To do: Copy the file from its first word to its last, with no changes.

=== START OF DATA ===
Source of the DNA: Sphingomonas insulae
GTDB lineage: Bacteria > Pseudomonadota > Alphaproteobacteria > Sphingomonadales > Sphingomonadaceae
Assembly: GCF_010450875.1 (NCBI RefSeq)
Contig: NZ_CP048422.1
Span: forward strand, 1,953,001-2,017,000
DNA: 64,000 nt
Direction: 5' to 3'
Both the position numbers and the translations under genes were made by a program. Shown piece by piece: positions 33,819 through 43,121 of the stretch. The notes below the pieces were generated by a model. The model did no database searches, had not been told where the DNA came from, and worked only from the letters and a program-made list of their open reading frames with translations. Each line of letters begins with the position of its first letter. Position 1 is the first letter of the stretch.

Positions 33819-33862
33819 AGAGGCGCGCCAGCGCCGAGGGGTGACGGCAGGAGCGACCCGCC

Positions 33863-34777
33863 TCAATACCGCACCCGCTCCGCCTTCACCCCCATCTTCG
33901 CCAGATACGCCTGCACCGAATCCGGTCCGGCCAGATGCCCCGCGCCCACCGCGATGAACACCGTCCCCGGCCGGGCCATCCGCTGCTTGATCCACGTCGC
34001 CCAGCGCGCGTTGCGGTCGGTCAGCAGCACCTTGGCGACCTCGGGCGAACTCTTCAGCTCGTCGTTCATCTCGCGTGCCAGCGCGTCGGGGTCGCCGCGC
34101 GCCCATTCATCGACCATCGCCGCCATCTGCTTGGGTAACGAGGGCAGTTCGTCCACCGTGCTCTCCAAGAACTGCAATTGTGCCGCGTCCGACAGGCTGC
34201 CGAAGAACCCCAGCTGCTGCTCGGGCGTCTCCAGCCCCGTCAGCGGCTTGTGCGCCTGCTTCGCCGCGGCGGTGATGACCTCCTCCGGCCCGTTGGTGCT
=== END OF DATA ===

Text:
Source of the DNA: Sphingomonas insulae
GTDB lineage: Bacteria > Pseudomonadota > Alphaproteobacteria > Sphingomonadales > Sphingomonadaceae
Assembly: GCF_010450875.1 (NCBI RefSeq)
Contig: NZ_CP048422.1
Span: forward strand, 1,953,001-2,017,000
DNA: 64,000 nt
Direction: 5' to 3'
Both the position numbers and the translations under genes were made by a program. Shown piece by piece: positions 33,819 through 43,121 of the stretch. The notes below the pieces were generated by a model. The model did no database searches, had not been told where the DNA came from, and worked only from the letters and a program-made list of their open reading frames with translations. Each line of letters begins with the position of its first letter. Position 1 is the first letter of the stretch.

Positions 33819-33862
33819 AGAGGCGCGCCAGCGCCGAGGGGTGACGGCAGGAGCGACCCGCC

Positions 33863-34777
33863 TCAATACCGCACCCGCTCCGCCTTCACCCCCATCTTCG
33901 CCAGATACGCCTGCACCGAATCCGGTCCGGCCAGATGCCCCGCGCCCACCGCGATGAACACCGTCCCCGGCCGGGCCATCCGCTGCTTGATCCACGTCGC
34001 CCAGCGCGCGTTGCGGTCGGTCAGCAGCACCTTGGCGACCTCGGGCGAACTCTTCAGCTCGTCGTTCATCTCGCGTGCCAGCGCGTCGGGGTCGCCGCGC
34101 GCCCATTCATCGACCATCGCCGCCATCTGCTTGGGTAACGAGGGCAGTTCGTCCACCGTGCTCTCCAAGAACTGCAATTGTGCCGCGTCCGACAGGCTGC
34201 CGAAGAACCCCAGCTGCTGCTCGGGCGTCTCCAGCCCCGTCAGCGGCTTGTGCGCCTGCTTCGCCGCGGCGGTGATGACCTCCTCCGGCCCGTTGGTGCT